#AceNewsReport – May.21: A south-west Victorian koala population is being moved from its Cape Otway home for the eighth time in six years after eating its way through the local manna gum habitat.
MELBOURNE: Koalas removed from south-west forest after eating themselves out of house and home: The koala population in the Great Ocean Road town, three hours’ west of Melbourne, boomed in the mid-2000s and quickly outgrew its food source, resulting in the secret culling of 700 koalas in 2015 due to “overpopulation issues”.
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The Department of Environment, Land, Water and Planning (DELWP) has conducted several relocation programs in the years since in an attempt to control koala population numbers and let the native manna gum habitat regenerate.
As a result, the Cape Otway population was brought from a peak of 13.9 koalas per hectare to a low of 1.8 koalas per hectare in March 2018.
However, that number has jumped again, back to 2.75 koalas per hectare, meaning approximately 330 koalas currently call the 120 hectares of manna gum at Cape Otway home.
DELWP said a sustainable koala density was approximately one koala per hectare for mixed eucalyptus forests.
Can’t stop, won’t stop eating
One of the main issues facing wildlife officers in Cape Otway is the fact the koalas will not stop eating the manna gums.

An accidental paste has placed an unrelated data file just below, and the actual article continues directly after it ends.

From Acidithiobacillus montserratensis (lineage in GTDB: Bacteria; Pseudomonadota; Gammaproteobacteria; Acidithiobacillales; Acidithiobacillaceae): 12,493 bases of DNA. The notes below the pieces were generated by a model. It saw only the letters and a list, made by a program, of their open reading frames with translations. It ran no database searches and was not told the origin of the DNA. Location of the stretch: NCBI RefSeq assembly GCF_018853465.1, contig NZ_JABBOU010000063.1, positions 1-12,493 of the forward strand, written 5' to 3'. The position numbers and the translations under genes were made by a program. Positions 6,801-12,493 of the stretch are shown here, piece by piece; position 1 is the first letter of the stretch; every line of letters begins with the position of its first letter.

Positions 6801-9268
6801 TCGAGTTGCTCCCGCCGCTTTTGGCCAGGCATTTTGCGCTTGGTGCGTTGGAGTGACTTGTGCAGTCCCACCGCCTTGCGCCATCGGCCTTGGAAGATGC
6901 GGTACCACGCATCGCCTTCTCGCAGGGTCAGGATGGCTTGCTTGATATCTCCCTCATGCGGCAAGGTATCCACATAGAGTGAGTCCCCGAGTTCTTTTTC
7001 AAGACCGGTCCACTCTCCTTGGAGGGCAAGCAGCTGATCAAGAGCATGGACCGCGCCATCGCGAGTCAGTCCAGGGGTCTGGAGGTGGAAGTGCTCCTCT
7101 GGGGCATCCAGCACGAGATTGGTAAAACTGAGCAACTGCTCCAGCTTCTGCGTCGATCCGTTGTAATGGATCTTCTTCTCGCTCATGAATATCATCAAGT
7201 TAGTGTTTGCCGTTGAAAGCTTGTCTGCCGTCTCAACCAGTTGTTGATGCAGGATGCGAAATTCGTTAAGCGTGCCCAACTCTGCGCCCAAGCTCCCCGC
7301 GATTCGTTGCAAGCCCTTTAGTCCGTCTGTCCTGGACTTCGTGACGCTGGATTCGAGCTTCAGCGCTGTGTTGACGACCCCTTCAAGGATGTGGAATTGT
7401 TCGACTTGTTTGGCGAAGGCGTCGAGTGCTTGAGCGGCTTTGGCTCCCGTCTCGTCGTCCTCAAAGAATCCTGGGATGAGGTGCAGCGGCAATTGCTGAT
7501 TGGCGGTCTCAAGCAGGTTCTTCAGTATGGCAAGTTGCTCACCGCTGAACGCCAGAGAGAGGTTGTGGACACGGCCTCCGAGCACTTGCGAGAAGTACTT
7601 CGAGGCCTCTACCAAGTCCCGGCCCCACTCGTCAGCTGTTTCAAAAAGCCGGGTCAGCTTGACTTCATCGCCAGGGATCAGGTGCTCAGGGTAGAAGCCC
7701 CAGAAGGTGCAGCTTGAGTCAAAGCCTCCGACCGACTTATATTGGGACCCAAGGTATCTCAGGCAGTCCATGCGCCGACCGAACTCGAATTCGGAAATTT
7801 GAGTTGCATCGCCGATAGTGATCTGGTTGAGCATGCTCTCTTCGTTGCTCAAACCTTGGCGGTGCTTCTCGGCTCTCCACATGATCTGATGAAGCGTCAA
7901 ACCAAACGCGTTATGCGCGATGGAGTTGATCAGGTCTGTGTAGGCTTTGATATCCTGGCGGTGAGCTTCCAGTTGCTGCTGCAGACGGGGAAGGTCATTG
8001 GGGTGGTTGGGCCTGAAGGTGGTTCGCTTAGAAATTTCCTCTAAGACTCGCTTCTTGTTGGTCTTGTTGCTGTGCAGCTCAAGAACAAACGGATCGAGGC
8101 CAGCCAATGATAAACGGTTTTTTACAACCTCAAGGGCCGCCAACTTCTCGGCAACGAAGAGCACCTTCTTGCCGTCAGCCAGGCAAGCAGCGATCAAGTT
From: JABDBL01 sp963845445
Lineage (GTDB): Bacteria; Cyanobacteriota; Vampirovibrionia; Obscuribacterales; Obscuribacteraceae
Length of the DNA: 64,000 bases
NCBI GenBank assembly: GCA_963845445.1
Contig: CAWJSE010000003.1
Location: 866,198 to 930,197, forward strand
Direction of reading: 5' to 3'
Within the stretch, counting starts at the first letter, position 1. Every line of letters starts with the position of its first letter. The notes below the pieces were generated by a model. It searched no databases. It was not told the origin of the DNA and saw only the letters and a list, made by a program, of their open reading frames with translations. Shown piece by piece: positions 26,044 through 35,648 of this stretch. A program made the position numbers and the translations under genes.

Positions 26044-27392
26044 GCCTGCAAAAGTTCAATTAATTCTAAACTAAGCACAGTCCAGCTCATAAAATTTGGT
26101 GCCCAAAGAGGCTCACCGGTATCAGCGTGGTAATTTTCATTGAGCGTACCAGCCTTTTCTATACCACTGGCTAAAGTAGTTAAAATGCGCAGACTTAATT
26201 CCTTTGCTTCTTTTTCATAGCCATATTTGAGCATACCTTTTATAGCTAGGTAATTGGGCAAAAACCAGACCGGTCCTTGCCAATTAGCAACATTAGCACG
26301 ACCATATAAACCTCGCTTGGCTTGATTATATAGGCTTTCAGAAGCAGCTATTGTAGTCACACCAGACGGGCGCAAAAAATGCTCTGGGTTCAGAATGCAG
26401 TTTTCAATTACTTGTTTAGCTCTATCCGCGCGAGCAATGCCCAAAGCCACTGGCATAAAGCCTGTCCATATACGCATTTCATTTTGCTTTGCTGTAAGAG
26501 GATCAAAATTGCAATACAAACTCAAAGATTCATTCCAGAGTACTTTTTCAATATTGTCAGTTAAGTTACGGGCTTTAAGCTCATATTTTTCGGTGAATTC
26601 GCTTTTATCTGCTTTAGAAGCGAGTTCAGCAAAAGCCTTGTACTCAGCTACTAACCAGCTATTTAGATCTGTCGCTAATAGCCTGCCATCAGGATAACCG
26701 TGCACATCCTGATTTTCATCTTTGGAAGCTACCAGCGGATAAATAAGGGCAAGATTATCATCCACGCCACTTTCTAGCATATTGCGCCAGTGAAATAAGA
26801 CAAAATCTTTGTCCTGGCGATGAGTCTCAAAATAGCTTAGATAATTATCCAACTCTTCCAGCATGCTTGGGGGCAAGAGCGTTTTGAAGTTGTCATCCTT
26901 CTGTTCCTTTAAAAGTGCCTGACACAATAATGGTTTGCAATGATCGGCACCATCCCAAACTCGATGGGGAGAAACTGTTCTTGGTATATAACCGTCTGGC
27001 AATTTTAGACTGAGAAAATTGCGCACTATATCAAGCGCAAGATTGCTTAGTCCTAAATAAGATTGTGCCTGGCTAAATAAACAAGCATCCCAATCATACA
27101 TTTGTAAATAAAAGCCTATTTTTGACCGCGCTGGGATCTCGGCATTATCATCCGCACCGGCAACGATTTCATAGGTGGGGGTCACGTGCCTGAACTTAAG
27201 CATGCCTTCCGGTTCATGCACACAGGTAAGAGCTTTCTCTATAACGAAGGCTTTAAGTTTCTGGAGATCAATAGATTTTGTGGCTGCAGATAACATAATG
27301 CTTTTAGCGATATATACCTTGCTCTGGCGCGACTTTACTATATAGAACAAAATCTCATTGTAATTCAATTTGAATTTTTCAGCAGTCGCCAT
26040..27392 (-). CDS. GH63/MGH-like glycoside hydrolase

Cape Otway provides a perfect climate for the cuddly marsupial along with a lack of predators and hunting, which has allowed the population numbers to climb.
However, that perfect existence comes at the cost of the manna gum population, which is being over-browsed to the point of tree death.
“Koalas eat up to a kilogram of gum leaves every day,” DELWP management officer Wes Burns said.
“There is an abundance of koalas in the Cape Otway area, and it has led to the koalas being in poor condition due to them not being able to get enough food.”
Wildlife officers will spend the next two weeks inspecting and moving koalas from Cape Otway to the Great Otway National Park, and another habitat near Lorne.
The females will be fitted with a fertility control device in an attempt to limit population numbers, while any that are deemed in poor condition will be humanely euthanased.
The department’s most recent inspection at Cape Otway saw 133 female koalas inserted with fertility control measures and 130 koalas taken to the Great Otway National Park.
Thirteen koalas inspected were deemed in poor condition and humanely euthanased.
“By reducing koala numbers in Cape Otway woodland we’re both ensuring the health of the koala population and the health of their habitat,” Mr Burns said.
“While the overall koala and habitat health at Cape Otway has improved in recent years, further programs are needed to continue to manage the koala population.”
The department is targeting areas of forest with the highest koala density and declining canopy cover, delivering any orphaned young koalas to an authorised wildlife shelter, to be hand-raised until independent enough to be released back to its original home range.
#AceNewsDesk report ………..Published: May.21: 2021:
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